If you’ll allow me to return to television (warning: spoilers ahead, tread lightly), consider that all of the accelerationist projects and hyperstitious speculative design pieces being extruded slowly through the 3D printers and from the laser cutters of the shiny new “makerspaces” of  otherwise underfunded art and design departments are not in the service of dismantling heavily capitalized corporate cloning projects or bringing down the E-Corps of meat space. At first blush, this makes perfect sense. Firstly, we mustn’t upset the backers of said spaces. Secondly, and perhaps more obviously (absurdly?), there isn’t a heavily capitalized corporate cloning project, nor is there a Sino-American conspiracy involving multinational corporations, cryptocurrency, and a Swedish executive-cum-hacker (and if you believe there is, you must obviously sleep with a tinfoil hat on your head).

At this point, I’ve brought you with me down a big of a rabbit hole. There are questions of scale (are we fixing capitalism or cloning?) and medium (metal, Photoshop, or television? Maybe all three?) and channel (gallery, street, or BBC America?) and more. So in my next post, let’s see if I can’t wrap this up and finally start to answer the questions I posed at the beginning of last week’s piece: when is fiction too fake, reality too real?

Gabi Schaffzin is a PhD student at UC San Diego. Anthony Dunne thought his work was all a big hoax. Krzysztof Wodiczko thought his work was too ironic. He was rejected from a PhD with the former (fortunately) and a job with the latter (disappointingly). 

At what point does a fictional tale of a present day technocapitalist advancement and the characters embroiled in its aftermath turn into a dystopia? Is there ever a clear threshold between the plausible and the absurd? And what responsibility does the artist or author have towards their audience to make clear the realism of the piece?

Spoiler Warning: you may want to tread lightly if you haven’t yet but still plan on watching through season 2 of Mr. Robot and season 5 of Orphan Black.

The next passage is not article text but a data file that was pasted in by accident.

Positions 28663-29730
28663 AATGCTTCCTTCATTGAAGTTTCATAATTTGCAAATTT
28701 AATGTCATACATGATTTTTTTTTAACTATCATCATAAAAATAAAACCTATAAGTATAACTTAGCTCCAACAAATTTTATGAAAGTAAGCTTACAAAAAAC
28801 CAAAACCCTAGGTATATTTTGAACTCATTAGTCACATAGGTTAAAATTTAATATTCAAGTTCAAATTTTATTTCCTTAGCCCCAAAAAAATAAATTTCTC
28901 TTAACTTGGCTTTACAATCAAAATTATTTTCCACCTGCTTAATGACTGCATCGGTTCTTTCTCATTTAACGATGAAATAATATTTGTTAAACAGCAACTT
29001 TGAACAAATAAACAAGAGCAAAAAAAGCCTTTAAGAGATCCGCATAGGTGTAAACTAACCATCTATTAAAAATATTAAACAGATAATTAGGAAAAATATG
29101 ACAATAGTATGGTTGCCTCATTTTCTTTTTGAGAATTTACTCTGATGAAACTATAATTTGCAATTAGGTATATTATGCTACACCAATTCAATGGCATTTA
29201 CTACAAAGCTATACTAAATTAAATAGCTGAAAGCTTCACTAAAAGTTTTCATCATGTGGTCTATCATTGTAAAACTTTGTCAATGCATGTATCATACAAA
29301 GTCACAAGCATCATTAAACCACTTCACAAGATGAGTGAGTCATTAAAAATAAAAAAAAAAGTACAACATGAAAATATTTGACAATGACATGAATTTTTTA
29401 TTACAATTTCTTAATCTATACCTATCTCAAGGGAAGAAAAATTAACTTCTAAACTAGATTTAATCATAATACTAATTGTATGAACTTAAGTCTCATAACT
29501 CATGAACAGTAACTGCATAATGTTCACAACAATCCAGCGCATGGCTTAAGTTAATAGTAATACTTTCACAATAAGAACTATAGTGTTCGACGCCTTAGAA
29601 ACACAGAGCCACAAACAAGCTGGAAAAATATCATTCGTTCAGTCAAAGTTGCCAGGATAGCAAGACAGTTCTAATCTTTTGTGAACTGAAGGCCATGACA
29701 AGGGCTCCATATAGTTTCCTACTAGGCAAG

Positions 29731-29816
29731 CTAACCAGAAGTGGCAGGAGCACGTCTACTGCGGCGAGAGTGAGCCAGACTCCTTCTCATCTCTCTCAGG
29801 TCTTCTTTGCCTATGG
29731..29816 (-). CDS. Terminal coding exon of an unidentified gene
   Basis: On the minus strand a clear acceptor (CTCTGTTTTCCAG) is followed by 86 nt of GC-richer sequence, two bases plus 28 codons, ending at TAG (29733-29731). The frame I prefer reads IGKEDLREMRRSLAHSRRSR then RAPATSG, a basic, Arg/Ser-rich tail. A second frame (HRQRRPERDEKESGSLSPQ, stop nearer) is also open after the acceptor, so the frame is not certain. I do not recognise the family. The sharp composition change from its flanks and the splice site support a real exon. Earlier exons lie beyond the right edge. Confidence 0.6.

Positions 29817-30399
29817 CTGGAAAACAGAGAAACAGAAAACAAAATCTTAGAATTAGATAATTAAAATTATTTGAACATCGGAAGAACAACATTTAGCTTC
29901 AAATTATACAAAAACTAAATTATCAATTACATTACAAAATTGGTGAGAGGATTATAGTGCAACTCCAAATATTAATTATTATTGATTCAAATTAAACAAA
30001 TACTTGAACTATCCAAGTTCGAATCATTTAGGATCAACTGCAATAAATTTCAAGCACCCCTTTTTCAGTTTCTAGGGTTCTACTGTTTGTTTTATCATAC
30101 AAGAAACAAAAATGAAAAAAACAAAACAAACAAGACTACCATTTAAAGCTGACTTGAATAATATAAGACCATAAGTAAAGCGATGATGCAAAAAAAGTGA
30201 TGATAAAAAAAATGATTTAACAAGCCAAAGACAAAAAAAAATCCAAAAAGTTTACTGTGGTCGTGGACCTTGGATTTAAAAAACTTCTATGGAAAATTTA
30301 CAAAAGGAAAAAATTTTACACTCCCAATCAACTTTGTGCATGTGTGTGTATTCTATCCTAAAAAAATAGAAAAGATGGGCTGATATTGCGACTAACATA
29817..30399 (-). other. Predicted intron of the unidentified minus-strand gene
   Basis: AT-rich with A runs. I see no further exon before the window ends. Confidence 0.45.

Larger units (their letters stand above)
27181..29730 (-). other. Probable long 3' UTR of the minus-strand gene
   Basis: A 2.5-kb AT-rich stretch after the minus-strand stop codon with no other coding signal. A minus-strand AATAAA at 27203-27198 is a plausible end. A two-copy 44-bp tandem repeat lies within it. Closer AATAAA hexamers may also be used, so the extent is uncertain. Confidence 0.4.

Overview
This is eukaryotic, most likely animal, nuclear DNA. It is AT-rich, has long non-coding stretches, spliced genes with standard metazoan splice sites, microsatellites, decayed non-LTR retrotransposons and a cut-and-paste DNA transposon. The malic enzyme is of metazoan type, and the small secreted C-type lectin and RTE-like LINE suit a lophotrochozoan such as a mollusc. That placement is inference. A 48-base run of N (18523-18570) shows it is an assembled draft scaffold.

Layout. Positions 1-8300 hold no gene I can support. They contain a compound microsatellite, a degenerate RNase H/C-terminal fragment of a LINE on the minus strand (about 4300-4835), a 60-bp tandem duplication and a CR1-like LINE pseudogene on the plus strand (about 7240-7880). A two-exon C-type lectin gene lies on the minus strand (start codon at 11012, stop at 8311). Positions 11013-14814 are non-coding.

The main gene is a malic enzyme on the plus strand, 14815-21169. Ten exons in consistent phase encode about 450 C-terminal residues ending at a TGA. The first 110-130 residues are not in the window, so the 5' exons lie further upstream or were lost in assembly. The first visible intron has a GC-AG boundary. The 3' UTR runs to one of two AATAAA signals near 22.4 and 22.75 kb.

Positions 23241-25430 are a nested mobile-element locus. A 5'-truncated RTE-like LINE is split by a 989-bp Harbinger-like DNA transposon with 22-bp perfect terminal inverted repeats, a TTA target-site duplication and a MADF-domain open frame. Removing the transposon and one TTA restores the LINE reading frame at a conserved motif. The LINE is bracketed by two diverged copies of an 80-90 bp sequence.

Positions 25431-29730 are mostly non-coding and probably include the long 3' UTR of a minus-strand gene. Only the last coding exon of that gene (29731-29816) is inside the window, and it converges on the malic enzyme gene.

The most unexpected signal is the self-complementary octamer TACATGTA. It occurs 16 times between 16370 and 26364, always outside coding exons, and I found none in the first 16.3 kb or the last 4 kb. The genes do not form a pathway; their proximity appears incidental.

In Graeme Manson and John Fawcett’s Orphan Black, which recently wrapped its fifth and last season on BBC America, a young con artist discovers she exists for very complicated reasons. She is at once unique in her willingness and ability to protect her family by destroying the systems which created her, while simultaneously living as one in (at least) 274 other women who are genetically identical. Along with their science consultant, the creators and writers of Orphan Black built a world in which capitalists, religious fanatics, a wealthy mad man, and scientists (though many characters would cross into more than one category), came together to circumvent ethics, legalities, and well-established scientific notions as they sought wealth, immortality, and the secrets to human kind. Good thing it was all made up.

And yet Manson and Fawcett have never shied away from revealing their reliance on Cosima Herter, the show’s science consultant. Herter, a scholar in the History of Science, Technology, and Medicine, spent her time on the show researching the science referenced, challenging writers to reconsider assumptions they’ve made about, for instance, the relationship between science and religion, and generally ensuring a tenable story. Manson has said that Herter’s insights “help to inform the big picture even if it’s not overt. So those are important thematic things. We don’t want it to take over the show, but we want it to be such a part of the fabric that you can’t avoid it.” Still, what value does the show’s mostly-believable science1 bring?

The same might be asked about Sam Esmail’s Mr. Robot, in which a relatively unbelievable apocalypse occurs in an extremely believable world. There is a very small gap between what Esmail and his writing team create and what we understand to be our current economic and technocratic situations—at least pre-5/9 hack. Esmail has said that he works hard with consultants to ensure that the technology for the show is plausible, based on non-fictitious products and events.

I’m not as interested in considering here what Orphan Black or Mr. Robot would be like if their writers didn’t ensure a strong plausibility. Instead, I want to consider what they would be like if they pushed even further into the “real”.